Lois Lancaster is a big-city journalist writing about the current state of mental health facilities. Her research takes her to a hospital populated with a unique group of quirky inmates who imagine they are crime-fighting superheroes. Speed Freak thinks he can run at incredible speeds, while Dim Bulb, the most enthusiastic person on the face of the earth, thinks he has the ability to turn off lights with his brain. Mental thinks she can read minds, despite being prone to sudden outbursts of bizarre non-sequiturs. Kevin, much less quirky and flamboyant than the other inmates, doesn’t embarrass himself with a ridiculous code name or costume...at least, not initially. Dr. Gail Eisner appears to be a kindly hospital administrator, a steady influence needed to effectively run a madhouse like this one. At first Lois finds their elaborate superhero fantasies to be an entertaining diversion, the wild delusions of unstable minds, until something unusual happens that makes her wonder .... Easy to stage and insanely fun for cast and audiences alike. (This script is also available in a community theatre version entitled "Insane With Power." A one-act version is "Superhero Sanitarium.")
PLAYWRIGHT SCOTT HAAN
TALKS ABOUT “SUPERFREAKS”
Q: WHAT INSPIRED YOU TO WRITE THIS PLAY?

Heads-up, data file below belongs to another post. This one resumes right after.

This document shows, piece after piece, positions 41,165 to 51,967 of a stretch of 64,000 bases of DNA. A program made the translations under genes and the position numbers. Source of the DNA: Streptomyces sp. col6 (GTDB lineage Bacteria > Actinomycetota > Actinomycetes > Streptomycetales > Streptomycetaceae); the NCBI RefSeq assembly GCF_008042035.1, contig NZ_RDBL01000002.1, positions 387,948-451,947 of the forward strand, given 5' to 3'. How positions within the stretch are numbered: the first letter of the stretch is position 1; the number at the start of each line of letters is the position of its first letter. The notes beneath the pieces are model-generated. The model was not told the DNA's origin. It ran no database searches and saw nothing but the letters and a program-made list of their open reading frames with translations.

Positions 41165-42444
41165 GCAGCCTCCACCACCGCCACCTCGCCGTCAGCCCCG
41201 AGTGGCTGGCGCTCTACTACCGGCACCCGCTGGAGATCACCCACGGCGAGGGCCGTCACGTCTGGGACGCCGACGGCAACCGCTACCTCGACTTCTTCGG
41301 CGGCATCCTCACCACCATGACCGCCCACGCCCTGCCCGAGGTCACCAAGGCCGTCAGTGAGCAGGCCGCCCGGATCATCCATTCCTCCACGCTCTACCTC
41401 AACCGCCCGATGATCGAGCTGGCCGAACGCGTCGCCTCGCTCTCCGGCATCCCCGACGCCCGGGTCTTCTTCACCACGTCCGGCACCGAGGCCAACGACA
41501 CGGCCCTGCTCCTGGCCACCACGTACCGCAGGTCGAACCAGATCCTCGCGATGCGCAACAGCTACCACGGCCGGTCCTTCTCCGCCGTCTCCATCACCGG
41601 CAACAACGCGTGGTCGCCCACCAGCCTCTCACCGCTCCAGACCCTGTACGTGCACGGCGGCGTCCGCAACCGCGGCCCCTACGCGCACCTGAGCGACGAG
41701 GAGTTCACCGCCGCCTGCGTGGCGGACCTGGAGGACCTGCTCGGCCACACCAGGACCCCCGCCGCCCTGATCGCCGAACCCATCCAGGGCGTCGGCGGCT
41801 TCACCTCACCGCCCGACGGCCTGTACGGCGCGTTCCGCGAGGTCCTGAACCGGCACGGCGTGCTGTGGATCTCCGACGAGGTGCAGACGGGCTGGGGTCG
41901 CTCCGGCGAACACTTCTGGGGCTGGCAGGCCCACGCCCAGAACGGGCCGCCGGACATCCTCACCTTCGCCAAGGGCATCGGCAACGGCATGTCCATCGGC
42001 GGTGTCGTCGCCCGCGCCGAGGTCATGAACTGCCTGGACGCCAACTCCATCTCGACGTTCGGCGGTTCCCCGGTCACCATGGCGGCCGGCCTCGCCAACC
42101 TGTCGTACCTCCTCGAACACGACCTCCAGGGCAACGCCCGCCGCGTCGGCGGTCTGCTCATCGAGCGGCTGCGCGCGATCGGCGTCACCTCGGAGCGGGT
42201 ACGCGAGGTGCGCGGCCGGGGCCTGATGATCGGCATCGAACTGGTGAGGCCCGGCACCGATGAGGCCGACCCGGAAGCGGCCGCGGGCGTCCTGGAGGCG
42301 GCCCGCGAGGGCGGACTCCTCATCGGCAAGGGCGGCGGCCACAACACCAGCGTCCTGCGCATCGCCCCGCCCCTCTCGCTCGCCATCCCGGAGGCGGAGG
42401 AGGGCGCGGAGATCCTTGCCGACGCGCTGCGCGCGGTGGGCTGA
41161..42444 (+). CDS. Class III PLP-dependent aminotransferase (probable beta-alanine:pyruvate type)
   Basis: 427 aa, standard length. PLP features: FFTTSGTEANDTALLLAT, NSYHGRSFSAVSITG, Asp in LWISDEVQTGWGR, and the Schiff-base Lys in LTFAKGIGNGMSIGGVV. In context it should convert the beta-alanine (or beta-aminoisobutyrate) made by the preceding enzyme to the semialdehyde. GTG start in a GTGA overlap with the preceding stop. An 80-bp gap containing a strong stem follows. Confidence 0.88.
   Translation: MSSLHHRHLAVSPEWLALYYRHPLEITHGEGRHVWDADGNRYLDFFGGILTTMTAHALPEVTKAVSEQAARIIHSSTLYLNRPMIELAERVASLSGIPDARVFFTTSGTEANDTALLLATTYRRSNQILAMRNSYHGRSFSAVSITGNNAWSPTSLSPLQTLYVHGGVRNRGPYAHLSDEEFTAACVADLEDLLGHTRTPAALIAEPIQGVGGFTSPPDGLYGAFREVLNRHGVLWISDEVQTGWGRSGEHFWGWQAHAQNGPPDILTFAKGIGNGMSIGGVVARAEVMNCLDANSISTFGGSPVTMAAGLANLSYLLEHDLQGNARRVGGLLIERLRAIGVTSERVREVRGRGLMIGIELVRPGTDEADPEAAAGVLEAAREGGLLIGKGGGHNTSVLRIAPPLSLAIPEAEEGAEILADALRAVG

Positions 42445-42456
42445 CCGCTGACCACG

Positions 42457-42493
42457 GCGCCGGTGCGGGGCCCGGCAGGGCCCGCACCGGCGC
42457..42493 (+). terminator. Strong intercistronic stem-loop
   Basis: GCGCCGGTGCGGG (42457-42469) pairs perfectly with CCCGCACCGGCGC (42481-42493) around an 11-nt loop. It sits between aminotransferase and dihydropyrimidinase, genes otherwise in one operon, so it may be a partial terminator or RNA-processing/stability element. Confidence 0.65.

A: I’ve always been fascinated by the possibilities of live theatre, which has provided a valuable creative outlet my entire life. I’m also a fan of comedies, of super-heroes, and of stories with interesting twists and surprises, and I found a way to combine all of these interests into one show. The world is serious enough, and getting darker by the day. I wanted to take people away from that for a few hours, and hopefully make them smile and laugh for a while.
Q: WHAT’S YOUR FAVORITE PART OR LINE IN THE PLAY? WHY?
A: Without giving anything away, there’s a soft spot in my heart for the end of Act I. The twist there always elicits a huge response from audiences, even if they saw it coming. The reaction to that reveal is always my favorite moment whenever I watch the show.
Q: WHAT WAS THE MOST DIFFICULT PART IN CREATING THIS WORK?
A: Turning off the idea faucet was a challenge. I loved writing these characters and exploring their world, and I could have easily written a 4-hour play with all of the ideas I had for them. Streamlining the story and keeping only the best material was tough, but it paid off because the end result is a much tighter and faster-paced story (and won’t make the bottoms in the seats go numb).
Q: WHAT DID YOU TRY TO ACHIEVE WITH THIS PLAY?
A: Entertainment, pure and simple. My theatre experience has taught me that there’s a direct correlation between how much fun a cast has during rehearsals, and how much fun the audience has when the show opens. So I set out to write something that actors would really enjoy performing, that would let them be silly and loose and moronic. When we staged the world premiere, several veterans in the cast said it was the most fun they’ve ever had onstage, and our audiences laughed their heads off, so mission accomplished!
Q: ANYTHING ELSE YOU’D LIKE TO SAY?
A: I hope you enjoy the script. This is not a show that pretends to be more important than it actually is. It’s not pretentious or preachy. It’s people in ridiculous outfits acting silly, and having the best time doing it. You don’t have to be a fan of super-heroes, or know anything about them, to enjoy it. You just need a sense of humor. Have fun!!!